Lastly, I’ll say that I keep this list in a sheet protector in my main household binder (another post on that later) so I can use a dry erase marker and just erase easily when everything has been X’ed off.

Do you use lists to remember everything you have to do? Or for the satisfaction of crossing things off when you’re finished?

August cleaning chart

080513 chart

Updated cleaning chart for the month of August.

I think it’s pretty self-explanatory; I even have legend at the bottom!

I changed it so drastically because I decided I wanted to condense. There are so many things I do all at the same time, because they are near each other or involve the same cleaners. I wanted to put “vacuum” in every room because I always break that up. I do not do all the vacuuming at one time, rather, I pick up a room and then vacuum it.

I also included the monthly items in the room section where they go. It’s more likely I’ll do them on time this way than if they were separated at the bottom like before.

I’m excited about the color-coding and bold/italics to signify different things, rather than asterisks everywhere.

Also – honestly, I haven’t been keeping up with the routine cleaning as much since I’ve had the house in uproar trying to declutter. Revising the cleaning chart and changing it so significantly was inspiring!

Any questions? Ask away in the comments!

Disposing of Clutter pt 2 (donating)

Selling things can be fun and rewarding. It gives me a sense of accomplishment to know that my discarded items will bring someone else joy – and if not, I profited from getting rid of them.

Selling can also be a pain. 

It can be much, much easier to give things away, and just as rewarding – if not more so!

  • Make sure the person or organization wants your leftovers.

If they don’t, someone else will, so look around. I say this because I’ve given things to people who were uninterested in a donation and they go to waste – this was only realized later. I now know that just because my niece (or her parents) don’t want my giant stuffed dog that I thought might be fun for her – it gets thrown away when they move and I am slightly heartbroken. It’s not that I want the dog back – I just wish someone could have gotten use out of it, or at least that I wouldn’t have found out that they didn’t.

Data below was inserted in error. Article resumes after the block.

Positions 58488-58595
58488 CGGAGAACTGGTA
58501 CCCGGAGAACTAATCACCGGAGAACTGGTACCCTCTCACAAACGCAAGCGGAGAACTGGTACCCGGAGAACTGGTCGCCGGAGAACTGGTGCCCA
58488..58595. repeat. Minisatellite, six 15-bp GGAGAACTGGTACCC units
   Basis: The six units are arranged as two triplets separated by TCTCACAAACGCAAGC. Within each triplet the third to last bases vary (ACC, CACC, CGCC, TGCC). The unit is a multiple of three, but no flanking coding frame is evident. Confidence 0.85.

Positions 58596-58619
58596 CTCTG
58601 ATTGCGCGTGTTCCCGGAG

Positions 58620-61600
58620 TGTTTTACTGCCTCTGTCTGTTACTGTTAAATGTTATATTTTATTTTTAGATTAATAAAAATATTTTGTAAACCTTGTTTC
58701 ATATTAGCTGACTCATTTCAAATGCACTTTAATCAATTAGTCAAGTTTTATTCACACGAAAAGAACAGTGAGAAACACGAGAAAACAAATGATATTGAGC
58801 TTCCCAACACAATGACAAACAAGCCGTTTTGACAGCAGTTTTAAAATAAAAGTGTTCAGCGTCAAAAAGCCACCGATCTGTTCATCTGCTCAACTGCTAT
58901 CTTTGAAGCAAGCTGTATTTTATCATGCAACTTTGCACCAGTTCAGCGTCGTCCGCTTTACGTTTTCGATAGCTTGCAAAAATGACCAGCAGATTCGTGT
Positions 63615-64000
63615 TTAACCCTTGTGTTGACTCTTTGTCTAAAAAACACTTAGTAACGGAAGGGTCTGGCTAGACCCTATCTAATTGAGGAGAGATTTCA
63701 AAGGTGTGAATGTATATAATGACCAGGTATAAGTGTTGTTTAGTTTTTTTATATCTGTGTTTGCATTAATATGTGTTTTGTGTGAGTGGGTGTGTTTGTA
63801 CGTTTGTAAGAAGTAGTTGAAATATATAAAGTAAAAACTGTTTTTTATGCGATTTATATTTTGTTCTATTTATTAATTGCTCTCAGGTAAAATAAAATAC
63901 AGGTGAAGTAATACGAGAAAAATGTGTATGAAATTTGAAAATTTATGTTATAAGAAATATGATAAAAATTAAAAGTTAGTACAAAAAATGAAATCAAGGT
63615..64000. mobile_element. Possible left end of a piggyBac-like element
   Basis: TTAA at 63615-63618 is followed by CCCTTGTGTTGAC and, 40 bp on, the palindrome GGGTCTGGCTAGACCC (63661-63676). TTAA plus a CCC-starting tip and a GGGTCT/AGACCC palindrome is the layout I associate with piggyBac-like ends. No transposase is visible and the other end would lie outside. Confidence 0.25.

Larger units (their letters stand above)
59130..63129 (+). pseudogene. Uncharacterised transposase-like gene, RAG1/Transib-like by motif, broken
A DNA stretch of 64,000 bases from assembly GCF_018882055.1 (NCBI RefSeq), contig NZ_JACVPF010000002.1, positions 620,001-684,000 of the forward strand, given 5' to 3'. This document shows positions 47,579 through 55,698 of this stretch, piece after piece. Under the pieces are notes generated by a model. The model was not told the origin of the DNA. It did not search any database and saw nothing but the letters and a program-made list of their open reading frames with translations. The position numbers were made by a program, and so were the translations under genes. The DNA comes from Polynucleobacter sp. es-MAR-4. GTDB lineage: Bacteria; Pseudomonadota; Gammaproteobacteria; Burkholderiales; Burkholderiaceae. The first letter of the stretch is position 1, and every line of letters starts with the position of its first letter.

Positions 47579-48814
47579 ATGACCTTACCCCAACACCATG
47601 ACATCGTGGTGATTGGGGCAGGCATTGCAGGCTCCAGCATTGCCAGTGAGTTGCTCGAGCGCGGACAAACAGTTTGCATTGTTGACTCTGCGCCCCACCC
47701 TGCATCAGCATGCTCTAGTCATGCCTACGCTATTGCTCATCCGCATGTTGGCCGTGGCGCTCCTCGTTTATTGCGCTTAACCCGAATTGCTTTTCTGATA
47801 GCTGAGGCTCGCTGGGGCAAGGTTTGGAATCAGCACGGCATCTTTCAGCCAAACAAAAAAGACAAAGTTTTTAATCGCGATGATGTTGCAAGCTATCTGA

That’s the big one.

I tend to donate:

  • books to the public library. I don’t think they go on the shelves very often, but our public library has book sales to raise money for the library. The books they sell come from donators.
  • clothing and housewares to a local organization, Love INCLove INC is a Christian-based organization that provides low income families with inexpensively-priced items. They have “yard” sales where they sell items like what I donate.
  • furniture to Love INC also. They can even take things from your house if you request a pick up for large items such as a bed frame.

If you want, there are always shelters and the Salvation Army; we also have a Disabled Veterans organization that I an donate to.

I might sell rather than donate if I think the item is worth a pretty good bit of money, like a toy that is also seen as a collectable. Otherwise, I do tend to donate.

Things I’ve donated/given away recently, or am going to soon:

  • Children’s books (public library)
  • Blank photo albums (Love INC – probably for garage sale)
  • VHS tapes and VHS player (family member)
  • Bed frame (Love INC)
  • Clothing, shoes (Love INC)
  • Toys (family members)

Everything I give away or donate is in good condition.

To stay organized, and because I don’t want to go out every time I find something I want to give away, I keep my items together, usually in a big bag or box.

If you like the joy of selling AND the joy of donation, you could always sell items and donate the cash you receive as payment! 😉

Where do you donate your used things?

Gift closet organization

It started when I was going through some old stuff I accidentally found. I found some treasures – pom poms, customize-able bracelets, etc. I was going to stuff it all into our Gift Closet but when I opened the door, it was a mess!

The Gift Closet is actually the closet in J’s mancave. It contains some of his stuff, but a lot of holiday items too: our small (but only) Christmas tree, ornaments for when we get a bigger tree, wrapping paper and gift bags, and any gifts I’m waiting for a birthday or holiday to distribute. I used to keep all gifts in a big gift bag …but then I used the gift bag for, well, giving a gift. And there are too many now.

I have 9 nieces and nephews, and 2 other kids that will be in my family “officially” when my BIL and his fiance get married. I already consider them family. That’s a lot of birthdays.